Cable TV started the process in television broadcast, moving from the big 3 networks to hundreds of channels. But even that distribution pales in comparisons to the millions available on the internet. It started in Radio as the big three pulled out, and many independents took a turn, but again, how does that compare with the breadth and immediacy of the internet.
Now the news business is complaining that they can’t afford to produce “un-biased” news because of the entertainment-news popularized by Fox and TMZ and others. Come on, let’s get real, there is no such thing as un-biased news, never has been. It’s just that we all liked Walter Cronkite’s opinion back in the day.
Here are two simple illustrations to make a point.
- I learned long ago that the front page of any news paper only has so many column inches, and the airtime of a news broadcast only has so many minutes. Who decides what get’s how many column inches / minutes of airtime which photo on the front, top fold? How are those decisions made? Are there really any un-biased criteria even available? Can anyone even pretend to validate things like “most important, most relevant, most interesting, most meaningful” as objective criteria to make decisions? It’s all subjective, and the people making those decisions have biases just like everyone else. Please, old media get off the holy horse and quit pretending we’re all two year olds.
- Go to a baseball game (seems like a pretty simple, a-political, a-religious, no talk of abortion, simple rules, lots of easy-to-see data). Ask 10 people to describe the baseball game, via words, photos, or video. Depending on who you ask, you’ll hear about 10 different baseball games, based on their biases, what’s important to them, where they saw the story, what touched them.
The other night, Jonathan Sanchez pitched a no hitter for the SF Giants. But what was the Story? Was the story the no hitter itself, the pitch count, the hitter’s line, the evening’s data? Was the story the relationship between Jonathan and his Father, who hadn’t seen him pitch a major league game, but was with him in the stands, and dugout to celebrate with his son? Was the story how the 16th perfect game in Major League History (think of those odds) got away on an error in the 9th, and the events that put Uribe at 3rd for that play, that Pablo Sanchez’s wife was in labor?.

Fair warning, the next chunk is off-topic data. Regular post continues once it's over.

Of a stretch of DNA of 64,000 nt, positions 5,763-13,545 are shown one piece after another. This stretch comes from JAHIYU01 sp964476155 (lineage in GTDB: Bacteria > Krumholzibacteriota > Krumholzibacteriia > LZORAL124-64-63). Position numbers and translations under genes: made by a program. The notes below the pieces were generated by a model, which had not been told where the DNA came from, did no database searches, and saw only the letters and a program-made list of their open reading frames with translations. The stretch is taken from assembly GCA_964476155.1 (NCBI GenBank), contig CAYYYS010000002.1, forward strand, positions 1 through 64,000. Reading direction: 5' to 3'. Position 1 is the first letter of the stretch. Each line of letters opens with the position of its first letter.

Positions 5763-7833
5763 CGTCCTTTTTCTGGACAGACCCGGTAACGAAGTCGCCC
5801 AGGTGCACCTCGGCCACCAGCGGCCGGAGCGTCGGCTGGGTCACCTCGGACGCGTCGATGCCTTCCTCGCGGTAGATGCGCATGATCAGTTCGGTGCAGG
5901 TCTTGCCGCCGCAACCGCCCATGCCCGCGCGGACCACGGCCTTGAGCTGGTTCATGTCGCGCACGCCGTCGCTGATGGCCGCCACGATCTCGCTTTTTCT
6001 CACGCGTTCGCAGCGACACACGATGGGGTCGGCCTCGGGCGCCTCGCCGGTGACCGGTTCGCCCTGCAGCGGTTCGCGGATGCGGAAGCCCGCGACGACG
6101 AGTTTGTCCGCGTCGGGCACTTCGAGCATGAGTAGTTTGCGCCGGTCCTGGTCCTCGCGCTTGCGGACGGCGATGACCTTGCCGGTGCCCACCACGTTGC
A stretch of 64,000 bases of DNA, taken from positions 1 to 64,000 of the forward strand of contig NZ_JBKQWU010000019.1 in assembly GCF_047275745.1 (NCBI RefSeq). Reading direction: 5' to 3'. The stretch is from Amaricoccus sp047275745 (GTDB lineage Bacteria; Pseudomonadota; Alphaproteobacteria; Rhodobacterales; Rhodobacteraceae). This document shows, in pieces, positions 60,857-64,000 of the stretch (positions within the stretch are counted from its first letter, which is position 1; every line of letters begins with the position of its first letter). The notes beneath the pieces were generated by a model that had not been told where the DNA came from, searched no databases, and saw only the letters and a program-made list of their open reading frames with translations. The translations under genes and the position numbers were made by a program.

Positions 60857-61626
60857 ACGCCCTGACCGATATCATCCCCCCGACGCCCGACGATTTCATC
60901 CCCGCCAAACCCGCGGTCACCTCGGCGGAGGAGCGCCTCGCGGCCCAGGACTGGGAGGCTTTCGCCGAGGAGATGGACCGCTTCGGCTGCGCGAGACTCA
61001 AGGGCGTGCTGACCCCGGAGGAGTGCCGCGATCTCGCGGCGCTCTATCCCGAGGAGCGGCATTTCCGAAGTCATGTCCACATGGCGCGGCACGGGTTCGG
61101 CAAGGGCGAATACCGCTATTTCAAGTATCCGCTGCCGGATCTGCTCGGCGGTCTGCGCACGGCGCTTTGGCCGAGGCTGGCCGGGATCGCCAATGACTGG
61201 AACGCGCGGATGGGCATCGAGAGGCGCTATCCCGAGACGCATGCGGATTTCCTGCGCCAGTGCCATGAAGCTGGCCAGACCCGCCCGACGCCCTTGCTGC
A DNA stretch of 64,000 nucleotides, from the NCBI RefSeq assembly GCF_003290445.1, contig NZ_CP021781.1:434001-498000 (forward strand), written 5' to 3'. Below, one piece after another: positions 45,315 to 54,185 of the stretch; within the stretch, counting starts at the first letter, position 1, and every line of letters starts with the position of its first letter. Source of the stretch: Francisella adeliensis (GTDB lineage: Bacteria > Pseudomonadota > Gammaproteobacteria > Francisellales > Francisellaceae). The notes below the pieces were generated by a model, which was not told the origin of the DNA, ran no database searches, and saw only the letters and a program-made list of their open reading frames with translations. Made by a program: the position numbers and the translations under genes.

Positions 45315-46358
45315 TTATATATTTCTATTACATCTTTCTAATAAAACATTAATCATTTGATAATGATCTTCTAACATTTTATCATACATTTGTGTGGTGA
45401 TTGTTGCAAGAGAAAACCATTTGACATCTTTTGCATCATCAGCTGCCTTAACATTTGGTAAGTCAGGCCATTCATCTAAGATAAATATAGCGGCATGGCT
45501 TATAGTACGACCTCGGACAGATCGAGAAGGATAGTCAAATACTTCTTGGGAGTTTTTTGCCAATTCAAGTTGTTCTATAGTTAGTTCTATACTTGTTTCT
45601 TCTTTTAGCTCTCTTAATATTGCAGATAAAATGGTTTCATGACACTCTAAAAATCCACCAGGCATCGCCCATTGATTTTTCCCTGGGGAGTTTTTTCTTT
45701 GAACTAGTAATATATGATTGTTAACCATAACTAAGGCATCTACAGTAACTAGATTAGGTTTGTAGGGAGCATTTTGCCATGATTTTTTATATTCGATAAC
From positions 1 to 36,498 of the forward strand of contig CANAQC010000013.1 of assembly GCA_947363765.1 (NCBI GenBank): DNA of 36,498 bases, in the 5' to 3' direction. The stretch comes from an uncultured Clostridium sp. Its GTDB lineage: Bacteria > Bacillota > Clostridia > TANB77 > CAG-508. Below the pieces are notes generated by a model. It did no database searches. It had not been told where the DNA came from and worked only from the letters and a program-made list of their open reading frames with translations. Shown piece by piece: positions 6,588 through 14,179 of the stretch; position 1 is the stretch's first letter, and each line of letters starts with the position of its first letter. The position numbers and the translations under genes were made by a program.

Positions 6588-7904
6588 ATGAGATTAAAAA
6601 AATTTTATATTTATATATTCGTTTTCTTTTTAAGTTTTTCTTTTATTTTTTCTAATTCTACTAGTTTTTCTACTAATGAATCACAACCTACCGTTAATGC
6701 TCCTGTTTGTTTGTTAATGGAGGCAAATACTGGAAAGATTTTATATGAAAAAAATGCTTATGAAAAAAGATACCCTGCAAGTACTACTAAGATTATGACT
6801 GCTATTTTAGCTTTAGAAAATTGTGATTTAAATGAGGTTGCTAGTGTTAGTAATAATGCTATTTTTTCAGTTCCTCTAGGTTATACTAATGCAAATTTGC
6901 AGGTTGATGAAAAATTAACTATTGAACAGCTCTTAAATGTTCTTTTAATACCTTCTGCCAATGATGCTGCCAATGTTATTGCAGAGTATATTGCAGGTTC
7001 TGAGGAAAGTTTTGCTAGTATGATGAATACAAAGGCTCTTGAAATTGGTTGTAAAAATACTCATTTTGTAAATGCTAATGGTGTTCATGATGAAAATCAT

Was the story the fantastic defensive plays behind Sanchez including the catch at the wall for the second out of the 9th? Of was the story about a father and daughter, taking in their first pro baseball game together, riding the slide in centerfield, hitting whiffle balls in little giants stadium, sharing hot dogs and garlic fries and cotton candy?
What did take place at AT&T that night? There is no single answer. There is no story without context; there is no context with out an opinion, a point of view, a perspective, an agenda, a bias.
I’ve always said that Einstein’s greatest contribution was the theory of relativity. But not in the context of science, but in the context of the social creatures we are. Everything is relative based on our experiences, our expectations, our points of comparison. You’ve seen the email that illustrated where a minute is long or short, depending on if running a marathon, or running a mile. The 360 sweep of the second hand on your watch is the same, but its context that decides whether its long or short.
The unlocking of limited distribution choke holds is what’s turning old businesses upside down.